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State looks to have COVID-19 care clinic at Alliant Energy Center

4J Fence Co., New Vienna, Iowa, submitted the apparent low bid of $853,120 to furnish and deliver various metal panels, gates and livestock stalling and penning to the Alliant Energy Center in Madison.

The Alliant Energy Center in Madison. Gov. Tony Evers is seeking permission from the Federal Emergency Management Agency for the construction of a COVID-19 overflow facility at the center. (Photo courtesy of Alliant Energy Center)

Gov. Tony Evers said on Sunday that he and other state officials are considering converting Madison’s Alliant Energy Center an overflow facility for COVID-19 patients, as work gets underway on a similar care center at State Fair Park in West Allis.

In a statement, Evers said officials have submitted an application to the Federal Emergency Management Agency seeking permission for the development of the center. The so-called Alternative Care Facility would treat COVID-19 patients without severe symptoms in an effort to avoid overwhelming hospitals ahead of a possible surge in coronavirus patients.

Evers in a news release didn’t stipulate a date for the completion of the Madison center, its size or cost.

The U.S. Army Corps of Engineers would oversee the project, and would hire contractors to assist. The Corps last week hired Gilbane and a number of subcontractors — including Staff Electric, J.F. Ahern and others — to convert an exhibition center at State Fair Park to house hundreds of COVID-19 patients. That work is now underway.

“This second alternative care facility will be an essential backup facility to ensure our healthcare system in the south central region is not overwhelmed. FEMA and the Army Corp of Engineers have been tremendous planning partners for our state and we are thankful for their quick responsiveness,” Evers said in a statement. “Wisconsin residents are doing a good job of helping to flatten the curve in our state by following the guidelines of our Safer at Home order, but we must continue our efforts to manage the pandemic in order to protect Wisconsinites. Hopefully this second site will not be needed, but we must prepare for it now so we are ready.”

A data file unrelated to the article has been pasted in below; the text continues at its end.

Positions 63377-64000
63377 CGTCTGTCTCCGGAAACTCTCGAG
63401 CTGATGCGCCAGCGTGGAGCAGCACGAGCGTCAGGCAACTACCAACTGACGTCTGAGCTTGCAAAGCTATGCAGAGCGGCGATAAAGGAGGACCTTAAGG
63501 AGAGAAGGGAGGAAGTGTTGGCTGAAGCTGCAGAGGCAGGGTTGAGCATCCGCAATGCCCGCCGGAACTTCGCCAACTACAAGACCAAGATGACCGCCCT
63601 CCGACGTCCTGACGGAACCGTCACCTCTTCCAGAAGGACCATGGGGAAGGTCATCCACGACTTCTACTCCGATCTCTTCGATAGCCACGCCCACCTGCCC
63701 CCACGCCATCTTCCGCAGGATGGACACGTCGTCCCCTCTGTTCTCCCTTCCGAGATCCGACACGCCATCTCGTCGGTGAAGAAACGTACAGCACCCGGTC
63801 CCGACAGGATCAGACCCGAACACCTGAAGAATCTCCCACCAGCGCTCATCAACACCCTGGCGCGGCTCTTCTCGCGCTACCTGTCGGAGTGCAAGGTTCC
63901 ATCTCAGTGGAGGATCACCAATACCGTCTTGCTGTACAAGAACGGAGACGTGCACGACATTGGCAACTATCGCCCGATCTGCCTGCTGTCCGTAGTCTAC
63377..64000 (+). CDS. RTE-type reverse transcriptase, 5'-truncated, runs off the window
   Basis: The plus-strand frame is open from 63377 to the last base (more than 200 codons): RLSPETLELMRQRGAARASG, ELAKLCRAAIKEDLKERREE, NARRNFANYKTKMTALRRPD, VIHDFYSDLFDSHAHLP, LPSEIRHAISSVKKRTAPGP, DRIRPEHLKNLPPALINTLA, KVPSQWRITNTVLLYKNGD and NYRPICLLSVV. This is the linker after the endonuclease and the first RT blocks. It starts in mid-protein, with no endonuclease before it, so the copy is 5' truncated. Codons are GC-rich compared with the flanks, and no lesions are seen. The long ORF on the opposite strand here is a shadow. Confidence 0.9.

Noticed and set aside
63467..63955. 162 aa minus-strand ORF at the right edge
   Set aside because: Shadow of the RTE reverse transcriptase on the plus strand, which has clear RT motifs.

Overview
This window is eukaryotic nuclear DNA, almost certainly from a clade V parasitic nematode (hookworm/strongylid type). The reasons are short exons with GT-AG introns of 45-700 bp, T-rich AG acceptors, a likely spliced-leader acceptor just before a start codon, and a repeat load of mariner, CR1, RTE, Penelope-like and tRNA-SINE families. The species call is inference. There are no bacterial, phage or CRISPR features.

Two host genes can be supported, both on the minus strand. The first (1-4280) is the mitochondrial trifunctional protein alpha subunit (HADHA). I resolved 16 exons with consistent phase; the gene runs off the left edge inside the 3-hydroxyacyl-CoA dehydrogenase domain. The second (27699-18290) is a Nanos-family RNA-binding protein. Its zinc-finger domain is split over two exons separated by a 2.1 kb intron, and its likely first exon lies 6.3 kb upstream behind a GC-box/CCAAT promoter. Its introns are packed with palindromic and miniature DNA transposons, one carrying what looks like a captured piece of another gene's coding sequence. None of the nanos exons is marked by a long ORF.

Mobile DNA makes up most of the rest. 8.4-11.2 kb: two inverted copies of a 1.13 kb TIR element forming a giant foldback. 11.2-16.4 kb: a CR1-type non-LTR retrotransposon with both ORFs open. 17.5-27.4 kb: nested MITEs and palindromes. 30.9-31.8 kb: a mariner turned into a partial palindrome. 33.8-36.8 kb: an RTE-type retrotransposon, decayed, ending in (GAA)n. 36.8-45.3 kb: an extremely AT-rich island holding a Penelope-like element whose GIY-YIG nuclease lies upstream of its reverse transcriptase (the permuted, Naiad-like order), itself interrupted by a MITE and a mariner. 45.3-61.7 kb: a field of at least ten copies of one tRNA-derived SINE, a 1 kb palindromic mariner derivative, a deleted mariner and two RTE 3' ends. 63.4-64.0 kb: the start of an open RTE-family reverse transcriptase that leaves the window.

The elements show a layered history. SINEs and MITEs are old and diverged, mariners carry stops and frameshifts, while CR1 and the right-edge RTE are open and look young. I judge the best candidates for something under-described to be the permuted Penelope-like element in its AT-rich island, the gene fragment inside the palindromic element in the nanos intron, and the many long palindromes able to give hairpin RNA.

The number of COVID-19 cases in Wisconsin has risen by 128 since Saturday, bringing the total number of cases in the state to 3,341.

The state also reported seven more deaths from COVID-19, bringing the death toll to 144.

A total of 42% of those who died in Wisconsin were black, and 53% of those who died were white. While more females have tested positive for the coronavirus, males have accounted for 60% of the deaths in Wisconsin.

Health officials said 974 people, or 29% of all those who have tested positive for the coronavirus in Wisconsin, have been hospitalized.

Statewide, 35,916 tests have come back negative.

For most people, the coronavirus causes mild or moderate symptoms, such as fever and cough that clear up in two to three weeks. For some, especially older adults and people with existing health problems, it can cause more severe illness, including pneumonia.

– The Associated Press contributed to this story.

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